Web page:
about adding more oil,

    yes i can help you on that,

    remove the closer from the door, put in a vise with valve up (closer will be on it’s side)and remove valve (loosen the nut nut between body and valve first, then gently unscrew the valve until its out of the closer) using mineral oil and a small funnel, add more oil while slowly moving arm up and down to keep air out of the closer, (if oil is at end of hole, put thumb over hole and slowly move arm back to start rest position then remove thumb and move arm slowly and add more oil, do this until its full when closer arm is at rest (straight out or not being pushed)

    put valve back in and re-tighten the nut between valve and body, take out of vise and reposition upright in vise (to test the dampening action and valve to check for leaks

    if all goes well, re-mount on the door and make sure theres no leaks (check on it once in a while)

    repeat this process for all the slammers you have

    please message back if have questions/concerns/update on progress.

    feedback is appreciated when helping someone with a closer

    type back soon if and when you can,

    -Jess the door (closer)doctor

  27. I just found this forum, I have a few old sargent door closers from a school house that was built in 1939. Don’t know a whole lot about them. Anyone interested just post back. Thanks.

  28. I need to find out how to adjust the opening tension on a Yale model year 1932 model no. 75 door closer. It is difficult for some people here to open the door. The building is a registered historical landmark and I would rather not replace the opener with a new one.

  29. Hello Scott, the opening tension is adjusted by adjusting the gear shaped thing under the arm on the top of the closer body. to do this, you will need a hook spanner wrench tool that fits the notches, if you dont already have the tool, there is a closer place called New England Door Closer in west springfeild massachusetts that may have the tool that fits the spring adjuster.

    if you already have the tool, place it on the gear and pull the tool alittle and release the hook from under the arm and turn the wrench slowly one notch weaker and put hook on arm back in the notch on the gear and try the door, if still too strong, go another notch weaker repeating same steps until desired force is found.

    if possible, if the closer looks different from the one found at the top of this blog post, can you upload a photo to photobucket or flickr and provide a link to it in your response to my comment?

    good luck and be careful, spiral springs in (traditional) closers are really powerful and can injure you if the tool slips or you lose grip of the tool or arm.

    -Jess the door closer doctor

  30. Hi Jess. Thanks for the quick response. When you say “one notch weaker” do you mean counterclockwise? Lefty loosy, righty tighty? The closer looks very similar to the one at the top of the post. That is good because I’m not really computer savvy and not really familiar with doing much on them. I’m lucky I was able to figure out blogging! Thank you very much and I will stay in touch if I have further questions. Scott

  31. the “one notch weaker” has alot to do with if this closer is on pull or push side and what hand of the door it is on, if its on a left hand door or a right hand door,

    reason i ask the hand of the door and what side the closer is on, becuse to weaken it you would turn the gear thing (in door closer terminology, its called a ratchet) AWAY from the hinge, i want to make sure of the installation type before saying for sure which way to turn the gear thing (ratchet)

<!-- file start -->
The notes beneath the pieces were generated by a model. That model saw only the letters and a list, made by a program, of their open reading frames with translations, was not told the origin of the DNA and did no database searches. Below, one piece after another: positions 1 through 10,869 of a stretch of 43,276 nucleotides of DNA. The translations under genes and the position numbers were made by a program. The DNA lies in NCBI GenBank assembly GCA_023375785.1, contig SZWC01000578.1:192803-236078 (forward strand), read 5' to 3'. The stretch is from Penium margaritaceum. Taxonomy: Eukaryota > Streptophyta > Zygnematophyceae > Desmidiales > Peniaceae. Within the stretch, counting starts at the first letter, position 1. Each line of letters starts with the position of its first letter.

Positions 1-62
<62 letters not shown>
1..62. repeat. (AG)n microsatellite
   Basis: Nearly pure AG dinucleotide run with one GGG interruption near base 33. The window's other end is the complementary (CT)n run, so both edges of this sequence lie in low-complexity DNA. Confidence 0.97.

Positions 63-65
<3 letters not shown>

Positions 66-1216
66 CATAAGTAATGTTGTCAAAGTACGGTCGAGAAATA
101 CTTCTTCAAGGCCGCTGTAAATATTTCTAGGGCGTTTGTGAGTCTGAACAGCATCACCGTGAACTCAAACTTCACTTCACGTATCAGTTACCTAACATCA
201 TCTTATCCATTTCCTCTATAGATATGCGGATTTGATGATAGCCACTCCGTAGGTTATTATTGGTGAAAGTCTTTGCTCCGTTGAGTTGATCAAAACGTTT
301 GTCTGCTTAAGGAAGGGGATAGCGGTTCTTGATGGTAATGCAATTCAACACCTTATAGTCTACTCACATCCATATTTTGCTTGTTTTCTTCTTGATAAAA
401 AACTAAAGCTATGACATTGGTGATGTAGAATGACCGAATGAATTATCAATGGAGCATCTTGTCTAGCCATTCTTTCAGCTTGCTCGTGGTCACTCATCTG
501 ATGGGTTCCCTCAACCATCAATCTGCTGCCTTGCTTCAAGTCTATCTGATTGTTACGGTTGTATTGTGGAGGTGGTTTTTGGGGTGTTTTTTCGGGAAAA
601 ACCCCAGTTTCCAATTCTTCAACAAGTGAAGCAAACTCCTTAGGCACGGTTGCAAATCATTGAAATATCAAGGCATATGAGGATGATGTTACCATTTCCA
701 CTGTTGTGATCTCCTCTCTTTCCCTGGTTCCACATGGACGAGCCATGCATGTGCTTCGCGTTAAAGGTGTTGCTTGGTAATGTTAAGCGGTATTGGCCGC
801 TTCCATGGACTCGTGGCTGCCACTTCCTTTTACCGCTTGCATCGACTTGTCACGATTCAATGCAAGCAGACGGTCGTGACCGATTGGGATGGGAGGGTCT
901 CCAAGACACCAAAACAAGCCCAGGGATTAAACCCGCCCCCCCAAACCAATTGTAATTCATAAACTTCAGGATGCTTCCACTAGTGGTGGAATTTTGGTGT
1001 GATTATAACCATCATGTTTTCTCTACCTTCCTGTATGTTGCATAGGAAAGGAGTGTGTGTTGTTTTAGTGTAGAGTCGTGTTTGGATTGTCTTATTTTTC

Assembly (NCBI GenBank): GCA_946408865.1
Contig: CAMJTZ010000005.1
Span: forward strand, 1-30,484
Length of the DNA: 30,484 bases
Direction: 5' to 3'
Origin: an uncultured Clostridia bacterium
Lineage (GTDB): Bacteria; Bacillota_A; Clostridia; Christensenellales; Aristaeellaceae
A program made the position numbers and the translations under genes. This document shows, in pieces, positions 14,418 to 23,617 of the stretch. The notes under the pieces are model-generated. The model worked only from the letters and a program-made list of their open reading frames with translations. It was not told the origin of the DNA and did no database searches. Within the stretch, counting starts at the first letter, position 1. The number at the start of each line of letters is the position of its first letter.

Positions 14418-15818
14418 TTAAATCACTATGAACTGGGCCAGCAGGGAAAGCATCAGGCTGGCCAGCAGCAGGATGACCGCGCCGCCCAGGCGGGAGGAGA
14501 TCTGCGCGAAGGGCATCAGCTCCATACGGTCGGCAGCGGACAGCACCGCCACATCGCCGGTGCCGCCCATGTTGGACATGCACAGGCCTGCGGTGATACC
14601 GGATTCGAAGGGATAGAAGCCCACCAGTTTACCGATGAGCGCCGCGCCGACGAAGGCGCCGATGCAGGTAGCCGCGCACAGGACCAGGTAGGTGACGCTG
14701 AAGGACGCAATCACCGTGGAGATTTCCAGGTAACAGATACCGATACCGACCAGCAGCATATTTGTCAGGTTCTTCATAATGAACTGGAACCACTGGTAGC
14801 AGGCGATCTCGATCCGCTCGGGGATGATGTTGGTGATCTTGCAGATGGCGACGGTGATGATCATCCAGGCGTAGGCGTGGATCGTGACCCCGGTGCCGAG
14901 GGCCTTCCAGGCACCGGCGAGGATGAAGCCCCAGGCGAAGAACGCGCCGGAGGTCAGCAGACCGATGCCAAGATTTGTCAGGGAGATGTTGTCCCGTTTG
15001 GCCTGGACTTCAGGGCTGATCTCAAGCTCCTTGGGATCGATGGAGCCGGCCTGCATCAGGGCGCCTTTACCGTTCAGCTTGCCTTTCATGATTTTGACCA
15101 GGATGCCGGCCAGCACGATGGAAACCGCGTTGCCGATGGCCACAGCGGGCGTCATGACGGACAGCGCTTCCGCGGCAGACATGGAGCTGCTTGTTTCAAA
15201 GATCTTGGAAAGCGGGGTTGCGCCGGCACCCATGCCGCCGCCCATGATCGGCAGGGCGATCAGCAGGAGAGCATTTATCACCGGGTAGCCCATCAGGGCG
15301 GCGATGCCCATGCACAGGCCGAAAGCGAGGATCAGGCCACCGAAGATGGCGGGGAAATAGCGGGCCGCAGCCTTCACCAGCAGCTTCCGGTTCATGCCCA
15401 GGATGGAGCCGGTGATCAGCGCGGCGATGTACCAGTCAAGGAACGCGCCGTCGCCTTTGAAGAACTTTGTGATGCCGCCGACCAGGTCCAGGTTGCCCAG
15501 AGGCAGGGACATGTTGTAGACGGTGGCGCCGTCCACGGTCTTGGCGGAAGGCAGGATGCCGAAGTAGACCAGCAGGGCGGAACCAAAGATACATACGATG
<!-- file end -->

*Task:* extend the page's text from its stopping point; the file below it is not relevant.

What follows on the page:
yes, blogging and message boards/forums can be helpful, sometimes its easier to get help from other closer owners/repairers/locksmiths rather then call the company that made the closer (Sargent in this case) as most of these companies do not provide product support or have any manuals for a closer they stopped making some 30+ years ago as times change and technology advances they make room for support for newer stuff.

    with the staff,(as with any company, not only hardware makers) some just dont know EVERYTHING there is about their product/services and due to the economy, the older people getting layed off and new people coming in.

    it is great that people like me are out there and sometimes it only takes is the right sequence of words on google to find info on an old closer, just have to look in all the right places.

    good luck, keep in touch, happy you responded

    -Jess the door closer doctor

  32. Hi Jess,

    We are working on a courthouse and have some Sargent “pot-bellied” closers labeled 44V. Any idea what decade these are from? Also, these are on 2-1/4″ thick doors about 3 feet wide x 9 feet tall. Do you know what the original weight limitations were for these closers? Thanks! I like your blog/message bd.

  33. Hello Chris, about the courthouse, is it the one with “Texas capitol” written on the hinges of the doors (place has lots of traditional closers as well (Norton 78’s or Yale 1900’s) that this project is currently going on at??

    now for the limitations of the potbelly closers, i am not COMPLETELY sure about it but with a door that big (sounds like an impressive set of doors) they will have the spring wound up a bit higher then you would for a usual installation (typical 7 ft door) be sure to not overwind the spring, when winding up the spring, go one notch at a time on the spring tension “gear” at the top until door can shut and latch on its own. some may be weaker then some, but if this is a renovation and want to keep the character of the building, at least the door is weak enough for disabled people to open it, some doors with old closers are hard to open, its because of the properties of a spiral “clock spring” as opposed to a compression spring found in closers made today.